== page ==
Last Thursday, the Senate Select Committee on Intelligence, chaired by Jay Rockefeller IV, released its "Final Phase II Reports on Prewar Iraq Intelligence." The more controversial document addresses Whether Public Statement Regarding Iraq By U.S. Government Officials Were Substantiated By Intelligence Information. The Committee's press release claims to have substantiated assertions that "Bush lied"--or at least distorted intel to secure approval for the invasion.
The mainstream media and lefty bloggers largely accepted the Dem talking points uncritically as Cheat Seeking Missiles shows. It's the latest mis-read analysis hailed as definitive. Several of the latter argue impeachment's "back on the table."
Few noted the White House's denial or Ranking Minority member Senator Kit Bond's calling the report "political theater" and dissenting views detailing how the Democrats excluded relevant contemporaneous intel and wastes pages on irrelevant informal meetings about Iran. Almost no leftes remembered prior inconsistent findings of similar investigations.
Yet, at least one liberal went beyond parroting the press release and thus "tells it straight." According to WaPo columnist Fred Hiatt, the report doesn't say what the Committee, or the left, says it says:
[D]ive into Rockefeller's report, in search of where exactly President Bush lied about what his intelligence agencies were telling him about the threat posed by Saddam Hussein, and you may be surprised by what you find.Ok, but who concurred at the time with evidence of Saddam's terrorist contacts? As the Weekly Standard's Stephen Hayes observes, the list starts with Senator Rockefeller himself (he voted for the Iraq force resolution, remember), and--as Flopping Aces details--included nearly every senior Democrat. And, as reported in the NY Sun, it was based on a State Department analysis (see page 67) shared with the UN and the Senate. Further, there's the captured pre-war Iraqi documents confirming terrorist links.
On Iraq's nuclear weapons program? The president's statements "were generally substantiated by intelligence community estimates."
On biological weapons, production capability and those infamous mobile laboratories? The president's statements "were substantiated by intelligence information."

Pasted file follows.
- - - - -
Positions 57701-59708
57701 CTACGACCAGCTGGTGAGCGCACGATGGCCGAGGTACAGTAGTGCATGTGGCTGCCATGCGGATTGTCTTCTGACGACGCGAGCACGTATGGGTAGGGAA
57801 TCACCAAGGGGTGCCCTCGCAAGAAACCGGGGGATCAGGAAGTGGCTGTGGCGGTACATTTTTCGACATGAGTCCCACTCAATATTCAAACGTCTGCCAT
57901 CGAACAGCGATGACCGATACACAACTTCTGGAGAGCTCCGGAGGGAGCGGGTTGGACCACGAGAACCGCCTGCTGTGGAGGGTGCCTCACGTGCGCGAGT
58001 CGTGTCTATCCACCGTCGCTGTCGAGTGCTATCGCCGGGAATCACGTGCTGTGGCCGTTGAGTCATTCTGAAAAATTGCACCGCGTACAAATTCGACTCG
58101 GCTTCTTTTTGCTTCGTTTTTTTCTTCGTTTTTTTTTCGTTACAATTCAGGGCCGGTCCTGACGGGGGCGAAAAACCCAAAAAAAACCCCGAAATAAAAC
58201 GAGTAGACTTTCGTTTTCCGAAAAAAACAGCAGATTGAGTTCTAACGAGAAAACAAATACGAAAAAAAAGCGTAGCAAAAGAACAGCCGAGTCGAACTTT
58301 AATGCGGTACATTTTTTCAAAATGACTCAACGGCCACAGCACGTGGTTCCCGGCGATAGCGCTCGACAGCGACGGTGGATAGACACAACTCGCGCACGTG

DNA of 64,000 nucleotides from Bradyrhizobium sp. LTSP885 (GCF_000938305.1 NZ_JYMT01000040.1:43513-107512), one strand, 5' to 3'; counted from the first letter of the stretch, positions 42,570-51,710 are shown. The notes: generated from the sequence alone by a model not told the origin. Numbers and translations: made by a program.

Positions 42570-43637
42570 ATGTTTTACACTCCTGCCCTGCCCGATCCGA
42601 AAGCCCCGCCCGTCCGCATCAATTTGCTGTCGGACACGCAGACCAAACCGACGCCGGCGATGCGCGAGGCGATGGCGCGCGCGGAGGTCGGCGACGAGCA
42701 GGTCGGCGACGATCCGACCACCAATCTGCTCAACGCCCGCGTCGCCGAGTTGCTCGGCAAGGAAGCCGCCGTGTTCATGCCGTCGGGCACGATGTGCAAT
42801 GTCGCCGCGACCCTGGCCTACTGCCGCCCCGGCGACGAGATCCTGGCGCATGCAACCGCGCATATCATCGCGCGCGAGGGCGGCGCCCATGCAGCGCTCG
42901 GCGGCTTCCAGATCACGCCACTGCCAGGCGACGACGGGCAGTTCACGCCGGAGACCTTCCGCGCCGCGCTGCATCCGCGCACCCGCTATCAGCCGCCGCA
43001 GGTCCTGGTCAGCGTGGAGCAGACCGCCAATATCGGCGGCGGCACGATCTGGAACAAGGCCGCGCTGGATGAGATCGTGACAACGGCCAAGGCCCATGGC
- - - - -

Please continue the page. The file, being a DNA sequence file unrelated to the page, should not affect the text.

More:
On chemical weapons, then? "Substantiated by intelligence information."
On weapons of mass destruction overall (a separate section of the intelligence committee report)? "Generally substantiated by intelligence information." Delivery vehicles such as ballistic missiles? "Generally substantiated by available intelligence." Unmanned aerial vehicles that could be used to deliver WMDs? "Generally substantiated by intelligence information."
As you read through the report, you begin to think maybe you've mistakenly picked up the minority dissent. But, no, this is the Rockefeller indictment. So, you think, the smoking gun must appear in the section on Bush's claims about Saddam Hussein's alleged ties to terrorism.
But statements regarding Iraq's support for terrorist groups other than al-Qaeda "were substantiated by intelligence information." Statements that Iraq provided safe haven for Abu Musab al-Zarqawi and other terrorists with ties to al-Qaeda "were substantiated by the intelligence assessments," and statements regarding Iraq's contacts with al-Qaeda "were substantiated by intelligence information." The report is left to complain about "implications" and statements that "left the impression" that those contacts led to substantive Iraqi cooperation.
Progressives promptly denounced Hiatt, calling him an "apologist" and his article "Grade A BS." Not only are such claims unsupported, they're so. . .well. . . 2003. Since the surge Iraqis are better off than before, a fact that many lefties seem incapable of acknowledging. So I agree with Scott:
it simply doesn’t matter as much today how the US came to invade Iraq. What matters is how the US leaves.Conclusion: I don't deny our intelligence bureaucracy is broken. But, as Wolf Howling notes, Congressional Democrats prefer destructive fiction to constructive fixes. The Rockefeller report isn't proof of fraud; it's evidence the left doesn't understand foreign intelligence:
Intel is never black and white; never 100 percent. There's always doubts and contradictions. Intel officers have to exercise their best judgment without unanimity, and once they've done so form a syllogism from the data. That's not manipulation.Fred Hiatt got it right. But "Bush lied" makes a better bumper-sticker.
Elizabeth Scalia asks "How can significant issues be tackled when a culture of cynicism and relativism has destroyed appreciation for the truth?"